Federal Money Boosts IT Investment In Insurance Exchanges
Many states will use their portion of the $765 million grant to grow the IT capabilities of their health insurance exchanges.
IW 500: 10 Healthcare IT Innovators
(click image for larger view and for slideshow)
The Department of Health and Human Services (HHS) announced that California, Connecticut, Hawaii, Iowa, Maryland, Nevada, New York, and Vermont received in total more than $765 million in new grants to support the establishment of state health insurance exchanges.
These grants give states additional resources and flexibility to invest in technology services and skills that they need to establish online exchanges, which must be operational by Jan. 1, 2014. The federal government has already provided more than $1 billion to assist with state insurance exchange development.
Developing state exchange websites presents complex technological considerations as the exchanges aggregate data from federal and state agencies as well as from health plans, consumers, and employers, noted Janice Young, program director for analyst firm IDC's health research.
"Building state insurance exchanges is one of the most significant new initiatives in healthcare insurance in recent decades. Exchanges support entirely new programs, processes, customers, information and data, much of which has yet to be clarified," Young said. "The integration issues can't be understated because a lot of information, including eligibility and financial data, needs to be available as individuals participate in these programs."
Several states have outlined how they intend to use their funds to bolster their technological capabilities. Iowa, for example, will use its $27 million grant to conduct focus groups and stakeholder outreach regarding user interface design and program development, and continue to plan and develop an integrated, automated eligibility system.
The resulting Iowa Health Benefit Exchange (IHBE) will offer one-stop shopping both for individuals and employers looking to purchase and enroll in healthcare plans. Specifically, Iowa will use its grant money to:
-- Redesign the current database and Web application to develop an intuitive website for residents and businesses.
-- Implement an enterprise service bus, a software model used for interacting between software applications.
-- Integrate the eligibility system into the state's system for Medicaid and Children's Health Insurance Program.
-- Integrate the eligibility system into the IHBE to facilitate the determination of Medicaid and CHIP eligibility, as well as tax credit subsidies or other eligibility for qualified health plan participation.
-- Further automate eligibility business processes and incorporate expanding populations into online enrollment.
New York will use its $95 million grant to hire executive leadership that will work toward developing the exchange in several areas. The state expects to:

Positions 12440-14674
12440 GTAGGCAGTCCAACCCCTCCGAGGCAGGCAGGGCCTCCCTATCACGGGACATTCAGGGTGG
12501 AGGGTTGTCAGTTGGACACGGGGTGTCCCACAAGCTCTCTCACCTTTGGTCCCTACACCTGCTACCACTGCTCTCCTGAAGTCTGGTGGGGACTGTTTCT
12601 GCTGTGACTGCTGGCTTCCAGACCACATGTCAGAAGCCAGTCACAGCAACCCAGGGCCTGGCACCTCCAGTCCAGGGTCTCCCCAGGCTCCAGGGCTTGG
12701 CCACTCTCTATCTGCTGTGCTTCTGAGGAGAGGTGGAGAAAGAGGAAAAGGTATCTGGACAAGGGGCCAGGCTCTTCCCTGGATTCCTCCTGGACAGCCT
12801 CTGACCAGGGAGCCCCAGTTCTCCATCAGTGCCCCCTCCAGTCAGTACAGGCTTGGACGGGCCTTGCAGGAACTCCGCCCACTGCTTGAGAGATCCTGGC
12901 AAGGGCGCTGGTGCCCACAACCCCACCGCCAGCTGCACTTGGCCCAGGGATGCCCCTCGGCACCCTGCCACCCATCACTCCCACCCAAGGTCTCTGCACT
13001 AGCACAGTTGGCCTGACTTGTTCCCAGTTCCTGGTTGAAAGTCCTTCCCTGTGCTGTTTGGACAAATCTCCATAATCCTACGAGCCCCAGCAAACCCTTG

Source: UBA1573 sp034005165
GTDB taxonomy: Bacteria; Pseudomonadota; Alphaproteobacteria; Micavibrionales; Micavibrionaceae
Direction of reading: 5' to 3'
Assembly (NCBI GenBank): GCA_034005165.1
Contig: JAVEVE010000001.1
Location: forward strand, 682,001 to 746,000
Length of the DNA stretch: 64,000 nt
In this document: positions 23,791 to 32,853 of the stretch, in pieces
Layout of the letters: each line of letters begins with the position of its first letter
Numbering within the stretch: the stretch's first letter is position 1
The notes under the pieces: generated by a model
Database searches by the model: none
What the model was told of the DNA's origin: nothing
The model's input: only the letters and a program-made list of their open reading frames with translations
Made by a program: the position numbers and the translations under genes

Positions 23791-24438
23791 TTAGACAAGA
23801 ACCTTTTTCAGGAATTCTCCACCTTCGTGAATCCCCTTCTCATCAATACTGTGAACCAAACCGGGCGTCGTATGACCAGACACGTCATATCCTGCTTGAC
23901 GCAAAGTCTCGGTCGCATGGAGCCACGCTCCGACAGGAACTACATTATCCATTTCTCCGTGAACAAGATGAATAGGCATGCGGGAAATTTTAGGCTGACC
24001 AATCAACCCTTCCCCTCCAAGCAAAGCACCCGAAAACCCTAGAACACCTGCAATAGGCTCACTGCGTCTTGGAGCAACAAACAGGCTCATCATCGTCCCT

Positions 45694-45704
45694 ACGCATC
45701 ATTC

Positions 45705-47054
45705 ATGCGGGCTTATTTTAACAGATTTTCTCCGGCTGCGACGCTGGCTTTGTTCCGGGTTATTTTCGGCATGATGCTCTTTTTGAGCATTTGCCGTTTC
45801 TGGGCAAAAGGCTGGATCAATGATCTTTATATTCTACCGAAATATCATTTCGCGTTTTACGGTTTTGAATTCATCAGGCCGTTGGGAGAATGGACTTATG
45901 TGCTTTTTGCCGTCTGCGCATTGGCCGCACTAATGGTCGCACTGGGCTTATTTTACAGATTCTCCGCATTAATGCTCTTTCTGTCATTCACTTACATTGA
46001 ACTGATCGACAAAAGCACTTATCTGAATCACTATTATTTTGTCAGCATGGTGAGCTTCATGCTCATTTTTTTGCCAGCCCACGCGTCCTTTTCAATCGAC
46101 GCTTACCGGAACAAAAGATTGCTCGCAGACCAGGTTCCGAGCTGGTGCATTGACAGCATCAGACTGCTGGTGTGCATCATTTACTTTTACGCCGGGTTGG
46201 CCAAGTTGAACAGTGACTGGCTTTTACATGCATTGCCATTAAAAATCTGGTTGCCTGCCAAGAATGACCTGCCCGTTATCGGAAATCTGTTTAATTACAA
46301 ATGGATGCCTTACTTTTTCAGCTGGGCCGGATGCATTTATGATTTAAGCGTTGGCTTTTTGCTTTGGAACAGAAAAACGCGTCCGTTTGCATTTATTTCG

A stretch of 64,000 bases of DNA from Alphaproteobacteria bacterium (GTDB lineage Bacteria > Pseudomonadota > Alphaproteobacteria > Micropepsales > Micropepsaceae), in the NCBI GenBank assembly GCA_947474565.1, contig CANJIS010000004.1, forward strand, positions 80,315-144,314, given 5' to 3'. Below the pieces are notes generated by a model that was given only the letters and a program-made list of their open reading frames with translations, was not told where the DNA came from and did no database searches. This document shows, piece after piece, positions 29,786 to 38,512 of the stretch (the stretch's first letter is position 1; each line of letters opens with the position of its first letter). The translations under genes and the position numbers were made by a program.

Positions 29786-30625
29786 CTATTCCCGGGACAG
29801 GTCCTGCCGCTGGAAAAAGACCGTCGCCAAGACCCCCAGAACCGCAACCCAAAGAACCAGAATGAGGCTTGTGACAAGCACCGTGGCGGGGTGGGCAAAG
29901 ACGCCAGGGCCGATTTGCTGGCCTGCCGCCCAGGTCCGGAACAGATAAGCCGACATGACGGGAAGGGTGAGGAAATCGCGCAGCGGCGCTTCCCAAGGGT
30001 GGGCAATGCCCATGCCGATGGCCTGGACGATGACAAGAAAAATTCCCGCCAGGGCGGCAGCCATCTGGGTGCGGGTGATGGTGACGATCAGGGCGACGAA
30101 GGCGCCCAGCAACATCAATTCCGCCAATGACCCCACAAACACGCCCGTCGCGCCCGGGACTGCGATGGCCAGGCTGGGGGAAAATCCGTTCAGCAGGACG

-- Further improve the IT systems needed to operate the exchange
-- Continue work to establish New York's All Payer Claims Database and develop the back-end operations of the exchange call center to provide customer support and other consumer assistance activities.
-- Design a campaign to educate prospective users in preparation for open enrollment in October.
Vermont will use the $104 million it is receiving mainly to develop IT systems that can run its state exchange and ensure interoperability with other state healthcare systems built as part of the greater eligibility modernization project. It will hire additional IT staff, implement an outreach and training program, and review its organizational structure to make sure the enrollment process is easy both for consumers and employers.
According to the HHS, California, Hawaii, Iowa, and New York were awarded Level One Exchange Establishment grants, which provide one year of funding to states that have begun the process of building their exchange. Connecticut, Maryland, Nevada, and Vermont were awarded Level Two Establishment grants, which HHS awards to states that are further along in building their exchanges. These grants provide funding over multiple years.
Through state exchanges, consumers are able to apply for health insurance online and learn if they are eligible for tax credits, cost-sharing reductions, or other healthcare programs such as the Children's Health Insurance Program. Small businesses become eligible to receive tax credits for coverage purchased for employees through the exchange. These competitive marketplaces make purchasing health insurance easier and more understandable and offer consumers and small businesses the benefits of increased competition and choice.
InformationWeek Healthcare brought together eight top IT execs to discuss BYOD, Meaningful Use, accountable care, and other contentious issues. Also in the new, all-digital CIO Roundtable issue: Why use IT systems to help cut medical costs if physicians ignore the cost of the care they provide? (Free with registration.)
Top IT Trends to Watch in Financial ServicesIT pros at banks, investment houses, insurance companies, and other financial services organizations are focused on a range of issues, from peer-to-peer lending to cybersecurity to performance, agility, and compliance. It all matters.
Join us for a roundup of the top stories on InformationWeek.com for the week of October 9, 2016. We'll be talking with the InformationWeek.com editors and correspondents who brought you the top stories of the week to get the "story behind the story."